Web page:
The region of Calabria, in the toe of Italy’s boot, is famous for many foods—from produce to seafood to the local hearty red wine. There is also the cipolla rossa di Tropea,the prized red onion of the east coast of the region, and an ice cream dessert, the tartufo, that I featured in a pictorial post of August 31, 2017. Recently Jacopo Giacopuzzi, the Veronese – turned – Santa Barbarian pianist, introduced me to ‘nduja (pronounced in Calabrian as DOOJ-ah).
‘Nduja is a spicy, spreadable pork salami from Calabria, which is made from parts of the pig, such as the shoulder, belly and head. (The jowls are used for guanciale.) Spices and roasted hot red peppers give it its characteristic red color and fiery taste. Meat, fat, and peppers are ground finely to become a paste and then put into orba, a traditional casing, and smoked with wood from olive and locust trees. It is then aged briefly and can last for over a year. As with other food dishes, salami are often the result of something delicious created from leftovers.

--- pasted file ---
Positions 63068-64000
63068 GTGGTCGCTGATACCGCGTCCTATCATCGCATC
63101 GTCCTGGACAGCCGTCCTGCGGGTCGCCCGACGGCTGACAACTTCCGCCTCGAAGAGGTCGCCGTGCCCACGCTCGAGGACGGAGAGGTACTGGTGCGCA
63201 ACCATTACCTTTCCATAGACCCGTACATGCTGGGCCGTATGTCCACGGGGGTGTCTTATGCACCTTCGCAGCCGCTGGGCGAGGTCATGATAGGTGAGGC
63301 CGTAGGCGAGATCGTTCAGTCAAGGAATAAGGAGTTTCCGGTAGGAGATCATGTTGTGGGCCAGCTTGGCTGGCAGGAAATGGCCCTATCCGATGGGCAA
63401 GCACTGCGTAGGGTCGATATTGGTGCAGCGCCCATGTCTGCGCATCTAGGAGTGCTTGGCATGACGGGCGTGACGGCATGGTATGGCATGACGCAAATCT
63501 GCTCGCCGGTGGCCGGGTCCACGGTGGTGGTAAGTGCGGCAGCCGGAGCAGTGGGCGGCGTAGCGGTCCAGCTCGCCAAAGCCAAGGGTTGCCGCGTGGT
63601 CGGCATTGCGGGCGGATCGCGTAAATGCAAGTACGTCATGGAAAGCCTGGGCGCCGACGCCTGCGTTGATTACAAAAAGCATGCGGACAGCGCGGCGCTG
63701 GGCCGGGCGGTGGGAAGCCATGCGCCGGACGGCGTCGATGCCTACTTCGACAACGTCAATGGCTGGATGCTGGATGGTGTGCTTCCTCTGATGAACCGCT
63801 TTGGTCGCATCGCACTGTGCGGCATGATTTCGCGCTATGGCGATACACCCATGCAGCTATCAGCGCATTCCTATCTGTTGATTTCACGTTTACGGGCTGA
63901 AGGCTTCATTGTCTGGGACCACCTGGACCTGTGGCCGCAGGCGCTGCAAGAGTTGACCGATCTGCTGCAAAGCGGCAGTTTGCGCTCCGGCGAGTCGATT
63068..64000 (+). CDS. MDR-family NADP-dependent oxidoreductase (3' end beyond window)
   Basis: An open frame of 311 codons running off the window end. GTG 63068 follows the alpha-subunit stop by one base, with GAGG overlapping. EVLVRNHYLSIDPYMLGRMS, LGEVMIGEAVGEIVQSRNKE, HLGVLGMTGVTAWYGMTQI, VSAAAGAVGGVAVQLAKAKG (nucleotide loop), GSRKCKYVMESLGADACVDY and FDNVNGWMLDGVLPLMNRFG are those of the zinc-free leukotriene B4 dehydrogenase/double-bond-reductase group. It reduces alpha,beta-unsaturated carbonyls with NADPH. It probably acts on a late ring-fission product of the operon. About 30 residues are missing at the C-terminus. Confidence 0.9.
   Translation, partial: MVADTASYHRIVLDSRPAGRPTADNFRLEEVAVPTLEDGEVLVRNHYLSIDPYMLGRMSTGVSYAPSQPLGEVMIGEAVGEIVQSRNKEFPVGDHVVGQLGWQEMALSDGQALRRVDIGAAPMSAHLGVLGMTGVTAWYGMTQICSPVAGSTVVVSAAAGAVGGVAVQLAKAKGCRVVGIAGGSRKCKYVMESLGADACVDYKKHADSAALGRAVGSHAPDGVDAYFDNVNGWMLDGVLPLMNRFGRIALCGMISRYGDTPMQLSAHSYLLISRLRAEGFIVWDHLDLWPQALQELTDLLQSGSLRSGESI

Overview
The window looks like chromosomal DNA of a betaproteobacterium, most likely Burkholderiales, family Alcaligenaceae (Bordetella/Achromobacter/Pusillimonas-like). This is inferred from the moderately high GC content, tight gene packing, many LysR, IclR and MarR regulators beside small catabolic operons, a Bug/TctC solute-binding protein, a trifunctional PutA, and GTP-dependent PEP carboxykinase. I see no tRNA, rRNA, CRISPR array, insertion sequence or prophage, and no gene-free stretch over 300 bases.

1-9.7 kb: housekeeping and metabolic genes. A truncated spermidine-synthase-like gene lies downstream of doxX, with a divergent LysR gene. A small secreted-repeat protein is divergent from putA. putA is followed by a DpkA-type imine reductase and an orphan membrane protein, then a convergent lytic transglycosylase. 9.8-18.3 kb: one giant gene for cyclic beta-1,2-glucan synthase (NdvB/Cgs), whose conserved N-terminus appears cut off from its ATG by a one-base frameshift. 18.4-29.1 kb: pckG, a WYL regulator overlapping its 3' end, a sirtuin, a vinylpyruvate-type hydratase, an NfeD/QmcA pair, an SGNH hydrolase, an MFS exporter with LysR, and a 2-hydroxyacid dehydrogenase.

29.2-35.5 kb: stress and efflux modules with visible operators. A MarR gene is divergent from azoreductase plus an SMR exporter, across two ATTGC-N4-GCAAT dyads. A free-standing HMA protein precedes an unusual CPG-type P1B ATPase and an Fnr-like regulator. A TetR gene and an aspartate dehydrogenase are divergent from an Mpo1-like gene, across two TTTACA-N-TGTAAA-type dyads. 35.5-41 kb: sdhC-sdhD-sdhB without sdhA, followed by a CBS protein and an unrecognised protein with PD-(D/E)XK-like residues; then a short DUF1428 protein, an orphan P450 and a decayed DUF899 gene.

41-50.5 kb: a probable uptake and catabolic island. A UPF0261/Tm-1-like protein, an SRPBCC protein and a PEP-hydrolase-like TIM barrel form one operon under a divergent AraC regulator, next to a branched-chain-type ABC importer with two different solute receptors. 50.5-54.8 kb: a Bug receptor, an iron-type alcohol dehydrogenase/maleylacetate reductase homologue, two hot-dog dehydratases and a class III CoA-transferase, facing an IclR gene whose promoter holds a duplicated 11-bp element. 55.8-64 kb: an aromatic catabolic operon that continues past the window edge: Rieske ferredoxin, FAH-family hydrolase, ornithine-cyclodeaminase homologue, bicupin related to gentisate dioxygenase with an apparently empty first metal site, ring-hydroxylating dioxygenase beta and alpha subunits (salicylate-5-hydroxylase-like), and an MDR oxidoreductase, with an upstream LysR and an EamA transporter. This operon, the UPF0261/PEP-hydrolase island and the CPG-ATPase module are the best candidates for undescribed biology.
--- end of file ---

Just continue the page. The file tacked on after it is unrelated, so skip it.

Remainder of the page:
The origins of ‘nduja are uncertain. It could be from Medieval times. It could be Spanish, not only because of the use of chilies, but also because of the similarity to the Spanish cured sausage, sobrasada. The name is probably a derivative of the French andouille. When the French fought the Spanish in southern Italy in the early 19thcentury, they may have helped to develop it then.
Originally it was used only as an accompaniment to vegetables, ripe cheese, or on slices of bread. Today it is showing up everywhere: in pasta dishes, on pizza, even stuffed in squid. It now has a DOP (denominazione d’origine protetta)designation, which ensures that products are locally grown and packaged. In the last few years there has been an increased demand across Europe for ‘nduja. In Britain it is even showing up on restaurant menus and on supermarket shelves, like those of Marks and Spencer. And thanks to places like Eataly in New York, Chicago, and Los Angeles, it is also coming to the United States.